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Open Access Subjective and Objective Quality Assessment for Volumetric Video Compression

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Volumetric video is becoming easier to capture and display with the recent technical developments in the acquisition, and display technologies. Using point clouds is a popular way to represent volumetric video for augmented or virtual reality applications. This representation, however, requires a large number of points to achieve a high quality of experience and needs compression before storage and transmission. In this paper, we study the subjective and objective quality assessment results for volumetric video compression, using a state-of-the-art compression algorithm: MPEG Point Cloud Compression Test Model Category 2 (TMC2). We conduct subjective experiments to find the perceptual impacts on compressed volumetric video with different quantization parameters and point counts. Additionally, we find the relationship between the state-of-the-art objective quality metrics and the acquired subjective quality assessment results. To the best of our knowledge, this study is the first to consider TMC2 compression for volumetric video represented as coloured point clouds and study its effects on the perceived quality. The results show that the effect of input point counts for TMC2 compression is not meaningful, and some geometry distortion metrics disagree with the perceived quality. The developed database is publicly available to promote the study of volumetric video compression.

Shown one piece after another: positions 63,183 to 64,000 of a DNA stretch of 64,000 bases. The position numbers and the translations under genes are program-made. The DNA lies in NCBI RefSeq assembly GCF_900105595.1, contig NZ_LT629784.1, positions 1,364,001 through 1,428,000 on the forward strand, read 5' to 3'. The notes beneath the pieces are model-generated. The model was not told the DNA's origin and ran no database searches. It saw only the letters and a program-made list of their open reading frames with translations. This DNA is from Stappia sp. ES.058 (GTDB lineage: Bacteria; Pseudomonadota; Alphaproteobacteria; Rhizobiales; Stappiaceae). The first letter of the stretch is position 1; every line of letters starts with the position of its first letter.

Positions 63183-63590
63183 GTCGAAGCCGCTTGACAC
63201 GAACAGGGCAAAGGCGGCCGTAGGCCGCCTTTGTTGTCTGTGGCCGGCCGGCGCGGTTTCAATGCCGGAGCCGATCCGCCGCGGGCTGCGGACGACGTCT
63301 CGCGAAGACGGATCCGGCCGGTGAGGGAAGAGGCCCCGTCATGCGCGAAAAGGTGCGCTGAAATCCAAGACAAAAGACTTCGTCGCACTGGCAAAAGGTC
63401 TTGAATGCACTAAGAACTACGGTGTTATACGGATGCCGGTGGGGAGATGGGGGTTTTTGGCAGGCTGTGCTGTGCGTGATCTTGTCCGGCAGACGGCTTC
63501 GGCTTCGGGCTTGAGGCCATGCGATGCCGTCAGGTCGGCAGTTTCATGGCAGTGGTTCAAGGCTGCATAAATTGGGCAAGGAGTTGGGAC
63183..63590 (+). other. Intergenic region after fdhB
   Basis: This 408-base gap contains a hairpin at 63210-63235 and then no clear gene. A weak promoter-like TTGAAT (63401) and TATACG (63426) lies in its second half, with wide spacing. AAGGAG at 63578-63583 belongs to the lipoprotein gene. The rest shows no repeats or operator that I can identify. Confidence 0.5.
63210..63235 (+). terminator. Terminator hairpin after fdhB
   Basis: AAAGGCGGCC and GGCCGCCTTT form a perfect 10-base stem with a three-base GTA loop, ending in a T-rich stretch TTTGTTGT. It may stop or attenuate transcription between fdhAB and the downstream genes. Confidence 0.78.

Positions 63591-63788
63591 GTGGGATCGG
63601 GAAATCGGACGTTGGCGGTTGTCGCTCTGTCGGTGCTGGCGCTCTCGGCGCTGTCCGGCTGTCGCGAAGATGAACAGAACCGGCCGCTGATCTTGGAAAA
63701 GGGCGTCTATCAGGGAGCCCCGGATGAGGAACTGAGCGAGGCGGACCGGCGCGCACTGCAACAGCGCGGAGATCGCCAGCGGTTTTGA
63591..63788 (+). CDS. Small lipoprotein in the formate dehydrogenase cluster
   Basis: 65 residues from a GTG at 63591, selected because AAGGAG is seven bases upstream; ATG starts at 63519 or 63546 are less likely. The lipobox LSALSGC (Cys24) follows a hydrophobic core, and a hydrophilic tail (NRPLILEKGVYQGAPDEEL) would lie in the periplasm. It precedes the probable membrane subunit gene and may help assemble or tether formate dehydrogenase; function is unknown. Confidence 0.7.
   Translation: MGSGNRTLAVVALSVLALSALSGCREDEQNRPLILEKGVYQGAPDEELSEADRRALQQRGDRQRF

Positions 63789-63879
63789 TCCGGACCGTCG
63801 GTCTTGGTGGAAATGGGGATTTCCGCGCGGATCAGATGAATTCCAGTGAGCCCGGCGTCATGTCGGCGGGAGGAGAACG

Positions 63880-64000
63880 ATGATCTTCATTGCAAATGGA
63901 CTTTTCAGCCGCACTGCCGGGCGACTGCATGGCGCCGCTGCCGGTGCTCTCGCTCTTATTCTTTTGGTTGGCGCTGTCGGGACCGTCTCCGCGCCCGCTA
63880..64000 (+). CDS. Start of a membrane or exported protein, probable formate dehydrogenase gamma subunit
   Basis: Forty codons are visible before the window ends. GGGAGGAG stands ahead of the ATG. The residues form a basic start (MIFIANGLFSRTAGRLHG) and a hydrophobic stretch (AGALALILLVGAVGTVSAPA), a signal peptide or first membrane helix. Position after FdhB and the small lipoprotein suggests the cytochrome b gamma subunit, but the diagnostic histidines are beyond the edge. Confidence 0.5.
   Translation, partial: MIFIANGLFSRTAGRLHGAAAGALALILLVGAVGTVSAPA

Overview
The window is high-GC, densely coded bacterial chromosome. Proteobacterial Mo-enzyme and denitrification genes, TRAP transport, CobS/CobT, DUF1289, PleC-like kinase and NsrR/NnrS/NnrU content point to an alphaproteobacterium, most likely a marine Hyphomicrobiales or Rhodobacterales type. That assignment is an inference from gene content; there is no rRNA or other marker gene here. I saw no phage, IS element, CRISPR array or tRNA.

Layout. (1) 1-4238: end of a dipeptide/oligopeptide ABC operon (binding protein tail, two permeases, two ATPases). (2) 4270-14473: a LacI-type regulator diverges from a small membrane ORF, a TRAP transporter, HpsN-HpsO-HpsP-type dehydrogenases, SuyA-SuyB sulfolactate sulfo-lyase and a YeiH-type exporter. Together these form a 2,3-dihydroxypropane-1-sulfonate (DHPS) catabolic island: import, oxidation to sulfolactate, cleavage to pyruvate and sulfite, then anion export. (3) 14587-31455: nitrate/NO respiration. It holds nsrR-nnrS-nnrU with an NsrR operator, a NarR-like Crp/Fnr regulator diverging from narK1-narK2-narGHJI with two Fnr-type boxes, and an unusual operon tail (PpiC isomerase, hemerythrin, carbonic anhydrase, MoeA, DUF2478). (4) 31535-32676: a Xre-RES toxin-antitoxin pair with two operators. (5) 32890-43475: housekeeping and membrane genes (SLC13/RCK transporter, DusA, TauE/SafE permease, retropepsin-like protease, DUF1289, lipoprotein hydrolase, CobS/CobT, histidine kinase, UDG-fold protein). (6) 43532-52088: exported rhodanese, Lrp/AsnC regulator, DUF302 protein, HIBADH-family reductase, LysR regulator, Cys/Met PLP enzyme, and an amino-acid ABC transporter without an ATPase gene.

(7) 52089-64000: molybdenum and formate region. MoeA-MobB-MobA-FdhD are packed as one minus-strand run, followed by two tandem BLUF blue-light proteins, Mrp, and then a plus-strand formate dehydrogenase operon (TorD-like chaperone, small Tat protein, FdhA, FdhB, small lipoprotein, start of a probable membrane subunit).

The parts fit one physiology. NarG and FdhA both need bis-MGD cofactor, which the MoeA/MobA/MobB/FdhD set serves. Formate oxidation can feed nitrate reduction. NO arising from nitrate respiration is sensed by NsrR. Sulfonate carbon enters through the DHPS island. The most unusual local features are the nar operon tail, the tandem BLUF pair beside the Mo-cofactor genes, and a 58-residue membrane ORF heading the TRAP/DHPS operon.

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Keywords: 3D visual representation; Augmented reality; Coloured point cloud; Objective quality metrics; Subjective quality assessment; Virtual reality; Volumetric video compression

Document Type: Research Article

Publication date: January 13, 2019

This article was made available online on January 13, 2019 as a Fast Track article with title: "Subjective and objective quality assessment for volumetric video compression".

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  • For more than 30 years, the Electronic Imaging Symposium has been serving those in the broad community - from academia and industry - who work on imaging science and digital technologies. The breadth of the Symposium covers the entire imaging science ecosystem, from capture (sensors, camera) through image processing (image quality, color and appearance) to how we and our surrogate machines see and interpret images. Applications covered include augmented reality, autonomous vehicles, machine vision, data analysis, digital and mobile photography, security, virtual reality, and human vision. IS&T began sole sponsorship of the meeting in 2016. All papers presented at EIs 20+ conferences are open access.

    Please note: For purposes of its Digital Library content, IS&T defines Open Access as papers that will be downloadable in their entirety for free in perpetuity. Copyright restrictions on papers vary; see individual paper for details.

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